An international group of astronomers has captured what is being called the first confirmed image of a planet forming near a young dwarf star.
The group, led by scientists at the Max Planck Institute for Astronomy in Heidelberg, Germany, found the newborn planet making its way through a protoplanetary disk of dust and gas that surrounds a low mass variable star called PDS 70.
The young star is located in the Centaurus constellation and is about 370 light years from Earth.
Observational data suggests the still-forming planet called PDS 70b has a cloudy atmosphere and is about three billion kilometers from its host star, which is approximately the distance between our Sun and Uranus.
The data analysis of PDS 70b also indicates that the baby planet has a surface temperature of around 1,000° Celsius, is a gas giant planet that has a mass several times greater than our solar system’s most massive gas giant, Jupiter.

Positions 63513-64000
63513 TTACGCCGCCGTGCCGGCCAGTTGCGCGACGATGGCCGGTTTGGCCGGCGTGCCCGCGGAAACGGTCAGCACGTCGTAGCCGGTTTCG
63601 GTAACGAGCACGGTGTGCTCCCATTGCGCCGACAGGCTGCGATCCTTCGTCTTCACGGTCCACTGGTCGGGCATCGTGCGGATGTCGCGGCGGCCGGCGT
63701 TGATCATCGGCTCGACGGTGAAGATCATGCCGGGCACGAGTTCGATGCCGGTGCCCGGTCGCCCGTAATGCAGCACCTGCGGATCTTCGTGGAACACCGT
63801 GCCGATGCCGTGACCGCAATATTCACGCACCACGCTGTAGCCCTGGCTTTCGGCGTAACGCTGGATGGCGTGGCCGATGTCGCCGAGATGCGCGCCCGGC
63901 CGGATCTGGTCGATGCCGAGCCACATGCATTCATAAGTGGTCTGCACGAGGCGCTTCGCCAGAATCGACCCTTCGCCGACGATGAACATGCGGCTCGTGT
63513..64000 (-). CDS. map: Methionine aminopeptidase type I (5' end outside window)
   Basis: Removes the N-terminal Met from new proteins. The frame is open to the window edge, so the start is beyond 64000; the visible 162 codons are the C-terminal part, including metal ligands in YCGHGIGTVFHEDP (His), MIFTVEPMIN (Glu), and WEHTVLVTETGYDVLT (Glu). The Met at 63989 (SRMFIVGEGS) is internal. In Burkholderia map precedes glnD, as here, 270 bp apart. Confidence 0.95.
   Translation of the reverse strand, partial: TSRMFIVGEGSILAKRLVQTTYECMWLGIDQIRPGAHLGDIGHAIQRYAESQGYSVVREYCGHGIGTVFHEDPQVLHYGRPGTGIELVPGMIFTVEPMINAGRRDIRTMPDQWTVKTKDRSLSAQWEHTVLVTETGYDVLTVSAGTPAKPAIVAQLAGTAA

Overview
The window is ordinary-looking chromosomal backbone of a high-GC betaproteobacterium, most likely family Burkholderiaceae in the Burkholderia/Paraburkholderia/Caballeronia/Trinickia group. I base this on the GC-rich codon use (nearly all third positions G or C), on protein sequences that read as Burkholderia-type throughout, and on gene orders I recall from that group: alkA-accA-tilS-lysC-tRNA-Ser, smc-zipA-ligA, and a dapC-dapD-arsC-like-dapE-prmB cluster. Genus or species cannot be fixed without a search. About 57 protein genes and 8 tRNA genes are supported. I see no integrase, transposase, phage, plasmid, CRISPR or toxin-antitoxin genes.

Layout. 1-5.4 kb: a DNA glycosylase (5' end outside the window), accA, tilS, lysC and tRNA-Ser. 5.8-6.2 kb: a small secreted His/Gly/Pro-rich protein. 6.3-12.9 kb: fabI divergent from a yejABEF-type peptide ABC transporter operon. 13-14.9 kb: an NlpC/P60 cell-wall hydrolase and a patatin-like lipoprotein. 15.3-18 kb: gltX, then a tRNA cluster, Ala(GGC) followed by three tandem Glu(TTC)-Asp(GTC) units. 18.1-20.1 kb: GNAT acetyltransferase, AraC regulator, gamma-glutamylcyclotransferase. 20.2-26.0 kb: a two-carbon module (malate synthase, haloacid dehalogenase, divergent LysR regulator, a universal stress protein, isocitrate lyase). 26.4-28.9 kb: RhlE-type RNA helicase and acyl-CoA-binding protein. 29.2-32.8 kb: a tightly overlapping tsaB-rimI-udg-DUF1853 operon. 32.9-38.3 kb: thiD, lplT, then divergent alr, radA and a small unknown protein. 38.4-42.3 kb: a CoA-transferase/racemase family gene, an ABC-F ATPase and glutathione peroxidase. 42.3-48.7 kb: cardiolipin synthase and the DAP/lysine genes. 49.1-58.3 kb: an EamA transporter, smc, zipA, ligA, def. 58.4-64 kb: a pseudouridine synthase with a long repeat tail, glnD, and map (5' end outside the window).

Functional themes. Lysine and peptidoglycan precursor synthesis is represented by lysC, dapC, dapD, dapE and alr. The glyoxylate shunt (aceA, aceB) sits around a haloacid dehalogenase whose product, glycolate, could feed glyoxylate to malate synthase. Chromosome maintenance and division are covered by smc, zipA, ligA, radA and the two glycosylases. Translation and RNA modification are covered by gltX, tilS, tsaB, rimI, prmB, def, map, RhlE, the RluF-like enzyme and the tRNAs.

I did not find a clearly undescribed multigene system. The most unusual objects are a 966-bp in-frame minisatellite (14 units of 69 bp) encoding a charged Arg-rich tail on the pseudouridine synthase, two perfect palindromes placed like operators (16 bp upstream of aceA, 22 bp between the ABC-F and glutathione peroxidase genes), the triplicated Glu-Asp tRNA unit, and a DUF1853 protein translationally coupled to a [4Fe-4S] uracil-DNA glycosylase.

The discovery of the planet and its images were made with the Spectro-Polarimetric High-contrast Exoplanet REsearch or SPHERE instrument on the European Southern Observatory’s Very Large Telescope, in Chile.
The astronomer’s findings will be detailed in two studies that will be published in the journal Astronomy and Astrophysics.